gcs2790

existing conditions and demo plan?

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we do a lot of residential additions and remodels and therefore deal with existing homes.  I am new to chief. Is there a way to draw an existing condition of a homeowners current residence so that it does not pick up material selections when estimating?  And is it possible to create a demo plan of what would be demolished?

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All Chief Architect software is programmed on the basis that whatever you create is the entire construct. so when I do remodeling projects I make an "AS built" plan file which becomes my demo plan and then make a copy of that to portray the addition or reno plan. I suppose you could create the as built part of the addition plan with custom walls called perhaps, existing walls that would look right but not then read into a Materials list but I have never bothered to do so. The thing about Materials lists in Chief is that it reads only what you put there to be read, nothing more or less so to do so in that fashion is  a lot of additional work just for a useable materials list. Go for it if you like or if you must.

 

DJP

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Just put the existing walls on their own layer and uncheck (Mat) in the layer's column. A lot of times you are patching existing walls , so include any walls you think you might patch. I use new and existing walls but don't worry about the materials list. Once it's set up correctly in your template plan, it will work smoothly but its a lot of work to set up.

I use a cad mask for any demo work, it doesn't mess with the model and when you remove a wall, the cad mask shows up automatically. Search cad mask here.

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unless I missed something in recent upgrades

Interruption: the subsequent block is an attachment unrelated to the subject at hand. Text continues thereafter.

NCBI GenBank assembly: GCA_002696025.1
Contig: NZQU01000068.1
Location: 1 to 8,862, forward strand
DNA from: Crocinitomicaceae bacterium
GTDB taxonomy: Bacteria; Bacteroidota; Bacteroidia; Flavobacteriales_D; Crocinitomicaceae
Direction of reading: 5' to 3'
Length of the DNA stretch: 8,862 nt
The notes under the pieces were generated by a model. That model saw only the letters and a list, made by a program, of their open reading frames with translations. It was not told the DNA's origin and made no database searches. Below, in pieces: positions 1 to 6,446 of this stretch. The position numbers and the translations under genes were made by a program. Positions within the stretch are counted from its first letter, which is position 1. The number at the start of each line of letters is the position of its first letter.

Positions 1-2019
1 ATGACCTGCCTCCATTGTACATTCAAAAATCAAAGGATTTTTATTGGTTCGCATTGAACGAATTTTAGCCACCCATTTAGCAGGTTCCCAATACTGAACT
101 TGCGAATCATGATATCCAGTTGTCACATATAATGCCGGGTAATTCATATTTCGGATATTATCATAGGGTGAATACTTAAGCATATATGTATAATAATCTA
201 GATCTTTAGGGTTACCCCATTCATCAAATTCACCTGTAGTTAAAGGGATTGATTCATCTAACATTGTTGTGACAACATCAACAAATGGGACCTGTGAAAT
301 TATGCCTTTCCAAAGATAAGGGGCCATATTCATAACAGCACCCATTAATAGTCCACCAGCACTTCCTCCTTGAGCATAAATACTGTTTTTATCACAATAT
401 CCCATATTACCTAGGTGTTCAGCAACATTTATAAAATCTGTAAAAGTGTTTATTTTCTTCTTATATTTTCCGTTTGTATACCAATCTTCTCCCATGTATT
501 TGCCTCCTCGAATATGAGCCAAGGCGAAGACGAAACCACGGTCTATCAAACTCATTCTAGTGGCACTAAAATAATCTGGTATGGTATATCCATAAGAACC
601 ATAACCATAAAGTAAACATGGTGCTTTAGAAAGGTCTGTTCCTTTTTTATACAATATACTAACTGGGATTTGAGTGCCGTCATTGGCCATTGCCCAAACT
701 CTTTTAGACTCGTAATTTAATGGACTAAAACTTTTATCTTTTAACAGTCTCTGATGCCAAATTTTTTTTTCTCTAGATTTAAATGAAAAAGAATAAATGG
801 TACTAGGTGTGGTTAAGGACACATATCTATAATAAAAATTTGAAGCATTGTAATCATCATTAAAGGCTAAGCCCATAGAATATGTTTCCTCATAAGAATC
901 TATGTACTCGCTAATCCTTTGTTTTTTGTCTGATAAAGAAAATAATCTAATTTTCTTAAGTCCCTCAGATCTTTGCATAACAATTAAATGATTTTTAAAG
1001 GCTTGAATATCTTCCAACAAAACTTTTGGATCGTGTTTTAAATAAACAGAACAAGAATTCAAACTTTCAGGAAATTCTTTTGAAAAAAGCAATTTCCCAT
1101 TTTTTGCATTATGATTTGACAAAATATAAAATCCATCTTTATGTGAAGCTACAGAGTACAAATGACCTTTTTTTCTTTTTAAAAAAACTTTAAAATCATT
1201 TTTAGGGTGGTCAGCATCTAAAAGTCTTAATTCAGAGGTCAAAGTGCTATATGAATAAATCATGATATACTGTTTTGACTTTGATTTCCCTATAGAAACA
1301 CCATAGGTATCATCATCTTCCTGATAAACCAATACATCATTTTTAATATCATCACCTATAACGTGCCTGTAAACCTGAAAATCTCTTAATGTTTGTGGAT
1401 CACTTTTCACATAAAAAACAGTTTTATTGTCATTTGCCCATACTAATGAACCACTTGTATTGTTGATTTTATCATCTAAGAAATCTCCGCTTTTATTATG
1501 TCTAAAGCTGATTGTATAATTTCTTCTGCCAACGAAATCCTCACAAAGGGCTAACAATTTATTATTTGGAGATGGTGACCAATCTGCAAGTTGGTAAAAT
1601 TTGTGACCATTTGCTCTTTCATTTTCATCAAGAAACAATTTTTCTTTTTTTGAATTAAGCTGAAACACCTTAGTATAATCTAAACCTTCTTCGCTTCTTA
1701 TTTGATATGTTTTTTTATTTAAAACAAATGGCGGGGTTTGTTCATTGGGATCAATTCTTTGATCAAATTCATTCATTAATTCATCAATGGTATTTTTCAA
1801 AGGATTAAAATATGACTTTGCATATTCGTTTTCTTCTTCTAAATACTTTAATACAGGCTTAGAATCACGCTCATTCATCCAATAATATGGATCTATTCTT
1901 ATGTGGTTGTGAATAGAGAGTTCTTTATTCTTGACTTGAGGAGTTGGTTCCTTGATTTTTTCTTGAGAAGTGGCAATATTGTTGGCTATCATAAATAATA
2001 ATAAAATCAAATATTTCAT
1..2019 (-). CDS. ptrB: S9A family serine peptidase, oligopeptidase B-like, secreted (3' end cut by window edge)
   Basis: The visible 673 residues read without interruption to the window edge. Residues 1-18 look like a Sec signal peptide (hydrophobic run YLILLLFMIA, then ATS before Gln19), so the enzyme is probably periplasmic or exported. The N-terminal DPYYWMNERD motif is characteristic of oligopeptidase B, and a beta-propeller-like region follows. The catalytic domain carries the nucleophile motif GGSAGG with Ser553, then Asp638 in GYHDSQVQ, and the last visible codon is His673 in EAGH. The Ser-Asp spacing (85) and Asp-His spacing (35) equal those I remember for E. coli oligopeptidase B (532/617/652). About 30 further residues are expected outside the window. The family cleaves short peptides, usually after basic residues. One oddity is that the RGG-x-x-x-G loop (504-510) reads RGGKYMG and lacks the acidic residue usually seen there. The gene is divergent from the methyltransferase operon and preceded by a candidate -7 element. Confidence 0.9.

it's impossible to have two walls occupy the same space

even if they are on different layers

 

so it has always been necessary to have two plans

 

Lew

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unless I missed something in recent upgrades

it's impossible to have two walls occupy the same space

even if they are on different layers

 

so it has always been necessary to have two plans

 

Lew

If one wall is set to "no room def., you can do it.

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A CAD mask seems to be the most popular method and makes a lot of sense, but I also use multiple plans.  An As-Built plan first, then I do a Save As of that plan and make a Demo plan, then I do a Save As of the Demo plan and make a Proposed plan. 

 

You can use the same steps and just use the As Built plan for a CAD mask under the proposed and/or demo plans, but by having the 3 separate plans you can keep better records of what is what, and if necessary you can always go back to a starting point. 

 

Just a few things to consider.

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I always use an existing plan, and a new plan also, A lot of times I will get a call for another job on the same model or a second job on the same model. This has happened to me at least a 100 times in the past. Like those jobs , the existing plan already done.

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I always use an existing plan, and a new plan also, A lot of times I will get a call for another job on the same model or a second job on the same model. This has happened to me at least a 100 times in the past. Like those jobs , the existing plan already done.

 

I've had nowhere near 100 of these, but definitely a handful.  A recent example...

 

I did designs for "Remodel Project A" and owners (let's call them the Smiths) decided to buy a different house (we'll call it "New House B") and called the whole thing off.  Smiths hired us to finish the basement in the New House B instead, so I drew up an As-Built for the new basement finishing project and we completed that job.  In the meantime the new owners of "Remodel Project A" called us to remodel that house, and so we did.  And now we're back to "New House B" again for a second phase. 

 

Point is that those As-Builts as Perry suggested can most certainly come in handy. 

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Here in the L.A. area it nothing but tract homes with a few customs, so it works well for me.

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